Government officials have admitted that no assessment has been done on the impact that drastic cuts to the UK aid budget will have on Yemen, a country experiencing a mounting hunger crisis that is at risk of the worst famine the world has seen in decades, after years of conflict.
James Cleverly, the government minister for the Middle East and north Africa at the Foreign, Commonwealth & Development Office (FCDO) admitted that the near 60% cut to aid for Yemen came at a time when “the fear of famine, the risk of famine is significant.”
Consequently Cleverly said that the reduced amount of UK aid spending in the country would be focused on food distribution. “I’ve seen some of the terrible situations that Yemenis live under and they are heartbreaking,” he added.
But Chris Bold, the development director for Yemen at the FCDO said: “We haven’t done an impact assessment,” after being asked twice by Conservative MP Pauline Latham on what effect the aid cuts will have on women, people with disabilities, and people who are internally displaced.
They were both speaking at a virtual meeting held by the International Development Committee (IDC) as part of their inquiry monitoring humanitarian crises and the impact of aid cuts. The committee is made up of a cross-party group of MPs who scrutinise overseas aid spending and FCDO policies.
Members of the committee probed details about the cuts and heard from experts working for humanitarian NGOs delivering support on the frontl ines in Yemen about what is at risk.
On the topic of impact assessment, Cleverly intevened in the question put to Bold, saying that it "wasn't possible to predict" what would happen, and that aid project delivery, "doesn't lend itself to impact asssessments" in the way another government department might plan cuts. Cleverly added that the cuts had to be made because of “the unique economic impact of the coronavirus pandemic."
However, Sarah Champion, a Labour MP and chair of the IDC, challenged his responses. She said that uncertainty about what was being cut and why meant that many aid groups had already started ending projects and letting staff go without knowing what was going to happen next.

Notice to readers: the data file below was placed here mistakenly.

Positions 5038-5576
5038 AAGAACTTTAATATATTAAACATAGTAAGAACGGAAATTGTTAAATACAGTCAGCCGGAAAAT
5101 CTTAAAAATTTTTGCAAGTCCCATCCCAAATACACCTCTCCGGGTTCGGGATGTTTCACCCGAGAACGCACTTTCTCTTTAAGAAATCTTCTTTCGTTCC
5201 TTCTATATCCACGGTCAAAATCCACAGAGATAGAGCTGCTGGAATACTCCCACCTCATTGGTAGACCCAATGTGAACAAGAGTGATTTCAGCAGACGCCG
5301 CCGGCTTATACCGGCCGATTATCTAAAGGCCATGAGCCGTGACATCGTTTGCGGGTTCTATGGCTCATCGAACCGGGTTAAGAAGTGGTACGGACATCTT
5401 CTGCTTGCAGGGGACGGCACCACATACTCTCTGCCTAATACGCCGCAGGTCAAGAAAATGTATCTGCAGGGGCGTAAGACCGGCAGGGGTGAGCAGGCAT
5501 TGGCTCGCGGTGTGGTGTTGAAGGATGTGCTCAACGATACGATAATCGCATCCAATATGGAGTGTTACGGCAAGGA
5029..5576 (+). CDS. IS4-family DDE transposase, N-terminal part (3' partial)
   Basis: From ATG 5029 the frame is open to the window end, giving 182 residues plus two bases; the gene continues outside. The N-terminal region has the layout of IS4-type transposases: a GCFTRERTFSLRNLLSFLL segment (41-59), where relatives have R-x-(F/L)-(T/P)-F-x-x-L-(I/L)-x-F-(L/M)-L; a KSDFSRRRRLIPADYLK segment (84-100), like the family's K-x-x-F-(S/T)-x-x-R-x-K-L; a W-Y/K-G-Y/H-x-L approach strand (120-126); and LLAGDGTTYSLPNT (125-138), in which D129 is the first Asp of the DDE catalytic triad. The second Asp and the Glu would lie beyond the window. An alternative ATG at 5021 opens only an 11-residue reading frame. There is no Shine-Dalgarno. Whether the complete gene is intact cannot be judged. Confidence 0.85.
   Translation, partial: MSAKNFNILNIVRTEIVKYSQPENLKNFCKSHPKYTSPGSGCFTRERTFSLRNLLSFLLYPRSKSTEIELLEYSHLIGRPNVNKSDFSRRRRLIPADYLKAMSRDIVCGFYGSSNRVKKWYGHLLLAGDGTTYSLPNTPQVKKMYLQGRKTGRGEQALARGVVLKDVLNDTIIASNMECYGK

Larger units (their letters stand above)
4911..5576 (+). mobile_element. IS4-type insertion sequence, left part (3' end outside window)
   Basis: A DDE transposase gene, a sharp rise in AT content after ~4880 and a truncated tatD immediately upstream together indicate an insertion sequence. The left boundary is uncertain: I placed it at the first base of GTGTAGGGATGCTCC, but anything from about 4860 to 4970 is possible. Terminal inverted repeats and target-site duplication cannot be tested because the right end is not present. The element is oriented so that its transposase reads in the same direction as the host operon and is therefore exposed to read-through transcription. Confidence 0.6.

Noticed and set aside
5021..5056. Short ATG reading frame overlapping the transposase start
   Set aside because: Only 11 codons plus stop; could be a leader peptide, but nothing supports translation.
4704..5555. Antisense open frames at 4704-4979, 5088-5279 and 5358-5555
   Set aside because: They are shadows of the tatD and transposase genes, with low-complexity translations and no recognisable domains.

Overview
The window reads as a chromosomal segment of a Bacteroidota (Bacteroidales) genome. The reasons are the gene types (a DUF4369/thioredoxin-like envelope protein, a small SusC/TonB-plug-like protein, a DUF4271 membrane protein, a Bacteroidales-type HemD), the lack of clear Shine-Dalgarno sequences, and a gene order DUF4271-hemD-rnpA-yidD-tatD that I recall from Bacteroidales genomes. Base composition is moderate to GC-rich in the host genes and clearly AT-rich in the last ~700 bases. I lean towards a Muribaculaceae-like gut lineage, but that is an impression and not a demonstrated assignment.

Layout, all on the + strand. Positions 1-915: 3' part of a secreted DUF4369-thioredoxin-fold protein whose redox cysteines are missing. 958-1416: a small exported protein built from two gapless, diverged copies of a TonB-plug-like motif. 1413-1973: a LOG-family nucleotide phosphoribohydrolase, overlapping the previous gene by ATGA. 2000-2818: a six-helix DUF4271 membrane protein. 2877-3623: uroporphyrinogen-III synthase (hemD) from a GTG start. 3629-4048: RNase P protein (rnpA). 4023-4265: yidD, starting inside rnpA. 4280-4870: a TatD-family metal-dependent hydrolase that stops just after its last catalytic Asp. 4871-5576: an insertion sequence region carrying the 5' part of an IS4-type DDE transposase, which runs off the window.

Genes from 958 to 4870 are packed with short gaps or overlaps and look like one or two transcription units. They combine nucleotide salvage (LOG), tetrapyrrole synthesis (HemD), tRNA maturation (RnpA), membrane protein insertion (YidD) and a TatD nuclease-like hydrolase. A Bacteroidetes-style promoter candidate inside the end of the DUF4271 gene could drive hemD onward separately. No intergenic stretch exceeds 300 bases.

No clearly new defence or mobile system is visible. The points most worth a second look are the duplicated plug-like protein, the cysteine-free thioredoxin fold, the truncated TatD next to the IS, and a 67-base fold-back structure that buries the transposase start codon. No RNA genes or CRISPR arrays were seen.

“You did make the decision [about aid cuts] in November, so you have had time to notify the organisations, make the decisions about where the cuts are coming, and do a risk analysis [of the impact]," she said.
The UK aid budget, which supports development projects in low-income countries and provides humanitarian assistance in times of crisis, faces a 30% cut of around £4.5 billion this year.
It normally stands at 0.7% of the UK’s gross national income (GNI), a percentage that is enshrined in UK law, but the government is pressing ahead with a cut to 0.5% of GNI. No vote on the decision is currently planned in parliament.
Yemen is a country that is especially vulnerable right now. Around 80% of the population are dependent on humanitarian aid to survive, and in March over 100 charities came together to warn that tens of thousands of Yemeni lives will be lost if the planned cut of £73 million to frontline support goes ahead.
Discussing the impact on frontline delivery at the IDC inquiry, Gillian Moyes, the deputy Yemen director for Save the Children, said the “scale of the need is overwhelming."
Moyes pointed to the levels of malnutrition in the country and said that children who are malnourished can experience life-long problems. She said this means a longer term development crisis was building up as humanitarian needs go unaddressed.
Moyes added that a cash-transfer programme delivered by Save the Children had improved the numbers of people receiving “acceptable food” in one region from 46% to 93%, but the aid cuts had forced the project to be wound up in June and so had an uncertain future.
Salvatore Vicari, the regional humanitarian affairs advisor for Yemen at Médecins Sans Frontières (Doctors Without Borders), said that while his NGO is not funded by the UK, he could already see the impact of cuts on efforts to provide shelter, water, and health care around his work.
For example, he said that in a district which is housing a large number of internally displaced people, maintenance of water and sanitation facilities had fallen by the wayside due to lack of funding that had previously been there.
“Now we see that this population does not have access to clean drinking water… they are resorting to drinking unsafe water,” he said. “We are witnessing some of the consequences of that among our patients,” he added.
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